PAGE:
Let’s switch over to the Azure storage account. Here I have a container that contains a JSON configuration file. If we look inside the file, it contains three JSON objects, each of which are the same structure as the request body in the Azure function. ADF will pass one entire JSON object to the function at runtime.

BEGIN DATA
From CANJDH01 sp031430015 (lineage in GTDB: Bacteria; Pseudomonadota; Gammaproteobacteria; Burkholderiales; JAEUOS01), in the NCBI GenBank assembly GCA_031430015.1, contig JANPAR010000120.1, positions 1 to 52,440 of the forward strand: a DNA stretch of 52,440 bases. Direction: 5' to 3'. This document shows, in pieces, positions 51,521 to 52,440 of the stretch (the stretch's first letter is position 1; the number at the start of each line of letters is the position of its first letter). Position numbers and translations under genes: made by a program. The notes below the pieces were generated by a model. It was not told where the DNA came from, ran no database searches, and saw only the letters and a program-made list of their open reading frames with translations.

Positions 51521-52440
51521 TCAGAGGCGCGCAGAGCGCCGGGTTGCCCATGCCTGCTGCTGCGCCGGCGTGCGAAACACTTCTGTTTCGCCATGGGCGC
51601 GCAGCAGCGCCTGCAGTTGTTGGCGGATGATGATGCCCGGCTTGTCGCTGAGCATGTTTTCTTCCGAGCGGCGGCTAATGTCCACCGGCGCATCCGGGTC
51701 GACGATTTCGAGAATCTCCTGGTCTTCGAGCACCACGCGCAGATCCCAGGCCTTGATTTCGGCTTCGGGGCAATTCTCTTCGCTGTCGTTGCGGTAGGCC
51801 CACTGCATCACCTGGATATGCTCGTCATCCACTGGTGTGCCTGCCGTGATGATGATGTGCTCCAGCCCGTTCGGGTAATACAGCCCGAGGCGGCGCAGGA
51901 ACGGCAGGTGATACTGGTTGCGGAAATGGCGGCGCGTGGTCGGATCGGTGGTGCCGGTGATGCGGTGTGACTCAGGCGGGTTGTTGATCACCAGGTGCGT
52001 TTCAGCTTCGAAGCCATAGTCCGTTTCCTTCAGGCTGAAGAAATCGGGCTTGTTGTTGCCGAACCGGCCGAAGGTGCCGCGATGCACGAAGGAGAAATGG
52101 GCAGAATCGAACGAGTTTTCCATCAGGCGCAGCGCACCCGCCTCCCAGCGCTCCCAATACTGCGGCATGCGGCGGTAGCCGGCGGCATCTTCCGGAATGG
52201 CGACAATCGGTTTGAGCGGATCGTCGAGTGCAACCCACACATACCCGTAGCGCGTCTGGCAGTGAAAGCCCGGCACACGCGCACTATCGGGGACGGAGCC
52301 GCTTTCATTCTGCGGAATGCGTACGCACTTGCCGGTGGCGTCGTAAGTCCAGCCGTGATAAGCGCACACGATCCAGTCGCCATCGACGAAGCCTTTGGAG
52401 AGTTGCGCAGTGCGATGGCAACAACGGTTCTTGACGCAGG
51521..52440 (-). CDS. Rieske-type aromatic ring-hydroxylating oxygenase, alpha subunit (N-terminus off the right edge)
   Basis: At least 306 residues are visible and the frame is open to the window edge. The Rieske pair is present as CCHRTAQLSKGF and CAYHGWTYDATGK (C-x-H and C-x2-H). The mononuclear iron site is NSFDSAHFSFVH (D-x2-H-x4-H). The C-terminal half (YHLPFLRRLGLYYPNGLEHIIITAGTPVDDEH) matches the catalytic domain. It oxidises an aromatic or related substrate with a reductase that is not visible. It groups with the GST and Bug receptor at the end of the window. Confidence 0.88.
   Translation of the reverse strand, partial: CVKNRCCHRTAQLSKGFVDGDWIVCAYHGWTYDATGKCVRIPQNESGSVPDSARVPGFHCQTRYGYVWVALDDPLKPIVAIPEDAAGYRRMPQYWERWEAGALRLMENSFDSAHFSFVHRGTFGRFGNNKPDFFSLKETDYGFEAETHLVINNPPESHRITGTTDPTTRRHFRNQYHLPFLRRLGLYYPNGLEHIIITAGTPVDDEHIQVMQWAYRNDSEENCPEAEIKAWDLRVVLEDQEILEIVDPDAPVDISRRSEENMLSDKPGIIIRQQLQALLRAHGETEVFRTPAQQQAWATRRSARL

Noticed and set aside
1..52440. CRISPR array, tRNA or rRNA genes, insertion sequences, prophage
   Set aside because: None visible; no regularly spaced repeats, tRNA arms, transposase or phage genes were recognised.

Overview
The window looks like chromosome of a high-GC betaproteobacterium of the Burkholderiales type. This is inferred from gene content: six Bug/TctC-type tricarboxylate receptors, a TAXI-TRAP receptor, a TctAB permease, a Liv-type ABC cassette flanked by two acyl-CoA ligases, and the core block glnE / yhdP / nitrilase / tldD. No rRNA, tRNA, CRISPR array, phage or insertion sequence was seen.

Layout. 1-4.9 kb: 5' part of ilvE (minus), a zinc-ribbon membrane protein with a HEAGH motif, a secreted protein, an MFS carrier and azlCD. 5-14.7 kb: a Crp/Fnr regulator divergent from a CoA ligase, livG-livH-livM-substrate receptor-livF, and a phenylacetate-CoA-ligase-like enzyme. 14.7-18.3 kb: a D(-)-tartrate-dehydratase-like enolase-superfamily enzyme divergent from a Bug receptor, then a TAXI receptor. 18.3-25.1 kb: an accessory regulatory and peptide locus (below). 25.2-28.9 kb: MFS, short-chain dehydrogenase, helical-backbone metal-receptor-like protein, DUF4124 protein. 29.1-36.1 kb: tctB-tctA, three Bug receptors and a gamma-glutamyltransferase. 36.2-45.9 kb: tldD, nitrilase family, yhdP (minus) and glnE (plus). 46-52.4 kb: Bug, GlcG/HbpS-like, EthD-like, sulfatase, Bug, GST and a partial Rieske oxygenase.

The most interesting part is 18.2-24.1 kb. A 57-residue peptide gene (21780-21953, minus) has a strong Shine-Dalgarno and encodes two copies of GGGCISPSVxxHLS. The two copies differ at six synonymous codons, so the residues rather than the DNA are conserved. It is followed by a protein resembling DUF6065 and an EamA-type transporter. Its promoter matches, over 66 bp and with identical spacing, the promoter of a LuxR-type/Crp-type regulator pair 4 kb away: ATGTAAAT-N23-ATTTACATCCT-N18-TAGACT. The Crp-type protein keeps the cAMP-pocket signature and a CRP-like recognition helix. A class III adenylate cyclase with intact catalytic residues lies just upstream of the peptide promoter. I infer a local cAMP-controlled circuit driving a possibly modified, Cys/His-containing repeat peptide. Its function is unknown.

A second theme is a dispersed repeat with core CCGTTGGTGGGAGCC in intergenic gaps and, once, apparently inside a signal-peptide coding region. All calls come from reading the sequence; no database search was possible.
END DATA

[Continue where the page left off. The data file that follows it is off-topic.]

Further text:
Now let’s take a look at Azure Data Factory. First, I have an Azure Blob Storage data set called config JSON that is connected to my storage account. Within the data set, I created two parameters, blob container and config file. I use these on the connection tab for the file path fields. For the sake of this demo, I’ve created a simple pipeline. Within my pipeline, I have defined two parameters, container name, and file name. The first component is a lookup activity to access the configuration file we reviewed. Here you can see my data set parameters, blob container and config file. I’m going to pass in my pipeline parameters, container name and file name at runtime. At the bottom of the Settings tab, make sure that the first row only box is unchecked to return all data in the file. Next, we’ll use a ForEach loop to iterate through each of the JSON objects in my file. On the Settings tab, I’ve decided to run my tables in parallel by unchecking the sequential box. I’m going to pass in the output value from my lookup activity to the items field. Within the ForEach, I have an Azure function activity. Here I’ll send my incoming item, one JSON object to my function via a post request. Now I’m going to run the pipeline in debug mode so we can view the inputs and outputs of each activity. I need to supply values for the container name and the file name parameters. I’ll specify my config container and the name of my configuration file. I’ll let this run and we’ll come back in just a second.